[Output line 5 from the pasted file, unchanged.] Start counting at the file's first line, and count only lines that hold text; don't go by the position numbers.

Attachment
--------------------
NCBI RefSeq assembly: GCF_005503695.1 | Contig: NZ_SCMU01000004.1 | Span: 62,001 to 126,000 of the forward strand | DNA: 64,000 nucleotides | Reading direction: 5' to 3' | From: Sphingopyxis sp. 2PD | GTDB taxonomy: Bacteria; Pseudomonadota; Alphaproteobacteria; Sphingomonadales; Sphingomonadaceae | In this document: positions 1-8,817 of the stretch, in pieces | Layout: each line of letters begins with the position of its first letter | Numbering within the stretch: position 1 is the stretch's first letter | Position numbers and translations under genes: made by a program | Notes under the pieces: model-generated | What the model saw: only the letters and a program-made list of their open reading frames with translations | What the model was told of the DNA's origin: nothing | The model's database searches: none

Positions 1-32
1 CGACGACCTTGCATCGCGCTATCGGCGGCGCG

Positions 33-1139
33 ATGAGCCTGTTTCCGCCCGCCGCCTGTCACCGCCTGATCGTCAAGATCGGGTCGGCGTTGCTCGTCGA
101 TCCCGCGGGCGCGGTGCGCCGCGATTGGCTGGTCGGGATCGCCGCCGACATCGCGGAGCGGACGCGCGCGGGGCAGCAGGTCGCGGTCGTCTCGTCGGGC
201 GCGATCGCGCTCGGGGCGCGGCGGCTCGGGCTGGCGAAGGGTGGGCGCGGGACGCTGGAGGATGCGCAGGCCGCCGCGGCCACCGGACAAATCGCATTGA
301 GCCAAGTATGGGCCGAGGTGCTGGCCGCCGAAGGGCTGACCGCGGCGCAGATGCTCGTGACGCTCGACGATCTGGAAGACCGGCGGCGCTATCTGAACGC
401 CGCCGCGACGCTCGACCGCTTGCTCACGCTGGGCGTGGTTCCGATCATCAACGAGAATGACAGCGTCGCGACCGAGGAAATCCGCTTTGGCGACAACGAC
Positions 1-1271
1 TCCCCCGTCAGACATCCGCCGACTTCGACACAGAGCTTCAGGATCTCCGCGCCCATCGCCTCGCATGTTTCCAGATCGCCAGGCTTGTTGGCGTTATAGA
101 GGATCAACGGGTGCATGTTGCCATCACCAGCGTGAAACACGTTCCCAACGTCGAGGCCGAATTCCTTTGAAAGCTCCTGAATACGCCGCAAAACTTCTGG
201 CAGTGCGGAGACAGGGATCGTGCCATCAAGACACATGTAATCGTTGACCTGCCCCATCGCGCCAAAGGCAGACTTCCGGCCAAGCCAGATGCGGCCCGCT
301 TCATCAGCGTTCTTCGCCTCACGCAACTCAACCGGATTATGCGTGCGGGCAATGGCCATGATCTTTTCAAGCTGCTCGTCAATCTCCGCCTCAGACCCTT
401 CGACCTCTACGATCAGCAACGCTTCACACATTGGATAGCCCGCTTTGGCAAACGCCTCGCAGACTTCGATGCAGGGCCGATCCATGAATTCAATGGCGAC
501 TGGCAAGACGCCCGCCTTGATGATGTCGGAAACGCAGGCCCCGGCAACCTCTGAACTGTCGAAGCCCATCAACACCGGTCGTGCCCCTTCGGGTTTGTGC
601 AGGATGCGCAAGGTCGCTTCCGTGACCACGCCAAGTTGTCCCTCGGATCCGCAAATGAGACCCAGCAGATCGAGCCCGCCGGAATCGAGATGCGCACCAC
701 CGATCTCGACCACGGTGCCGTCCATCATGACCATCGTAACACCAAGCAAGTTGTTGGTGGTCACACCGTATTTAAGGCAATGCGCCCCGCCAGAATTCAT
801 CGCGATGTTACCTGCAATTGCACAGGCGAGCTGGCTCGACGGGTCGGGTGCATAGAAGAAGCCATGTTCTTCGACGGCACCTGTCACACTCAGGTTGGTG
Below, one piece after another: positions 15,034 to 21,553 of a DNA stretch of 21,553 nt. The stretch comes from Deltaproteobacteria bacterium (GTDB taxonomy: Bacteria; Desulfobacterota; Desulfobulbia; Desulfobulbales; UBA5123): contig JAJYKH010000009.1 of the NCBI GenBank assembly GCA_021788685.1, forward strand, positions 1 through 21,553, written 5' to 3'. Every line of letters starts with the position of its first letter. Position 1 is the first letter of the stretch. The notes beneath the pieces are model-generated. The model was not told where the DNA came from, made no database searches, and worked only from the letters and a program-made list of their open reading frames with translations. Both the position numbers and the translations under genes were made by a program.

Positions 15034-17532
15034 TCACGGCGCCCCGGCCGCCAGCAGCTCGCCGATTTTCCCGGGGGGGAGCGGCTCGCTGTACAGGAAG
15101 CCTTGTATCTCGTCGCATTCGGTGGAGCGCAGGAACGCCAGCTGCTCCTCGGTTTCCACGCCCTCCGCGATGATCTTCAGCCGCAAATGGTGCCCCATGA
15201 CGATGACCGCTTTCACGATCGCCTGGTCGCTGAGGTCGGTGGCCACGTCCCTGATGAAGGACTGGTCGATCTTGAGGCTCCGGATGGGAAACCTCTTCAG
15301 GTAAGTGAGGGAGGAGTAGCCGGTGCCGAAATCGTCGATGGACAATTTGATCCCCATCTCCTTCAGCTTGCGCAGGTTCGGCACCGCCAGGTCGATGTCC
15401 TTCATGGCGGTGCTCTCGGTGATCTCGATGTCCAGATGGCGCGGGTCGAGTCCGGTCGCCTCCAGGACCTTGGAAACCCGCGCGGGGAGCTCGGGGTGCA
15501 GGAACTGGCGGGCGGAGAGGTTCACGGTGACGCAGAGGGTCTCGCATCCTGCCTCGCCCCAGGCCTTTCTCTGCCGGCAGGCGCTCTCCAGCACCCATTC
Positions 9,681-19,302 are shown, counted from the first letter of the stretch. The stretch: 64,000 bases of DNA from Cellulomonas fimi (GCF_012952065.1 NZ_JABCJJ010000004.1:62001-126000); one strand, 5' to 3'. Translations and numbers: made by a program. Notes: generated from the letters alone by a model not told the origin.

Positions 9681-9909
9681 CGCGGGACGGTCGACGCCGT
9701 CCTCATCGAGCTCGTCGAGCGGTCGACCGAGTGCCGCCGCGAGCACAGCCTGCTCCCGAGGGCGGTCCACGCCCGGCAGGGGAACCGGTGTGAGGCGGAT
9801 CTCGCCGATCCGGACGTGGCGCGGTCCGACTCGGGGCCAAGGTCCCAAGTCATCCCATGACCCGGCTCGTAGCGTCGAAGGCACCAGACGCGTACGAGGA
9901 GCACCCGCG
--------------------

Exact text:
33 ATGAGCCTGTTTCCGCCCGCCGCCTGTCACCGCCTGATCGTCAAGATCGGGTCGGCGTTGCTCGTCGA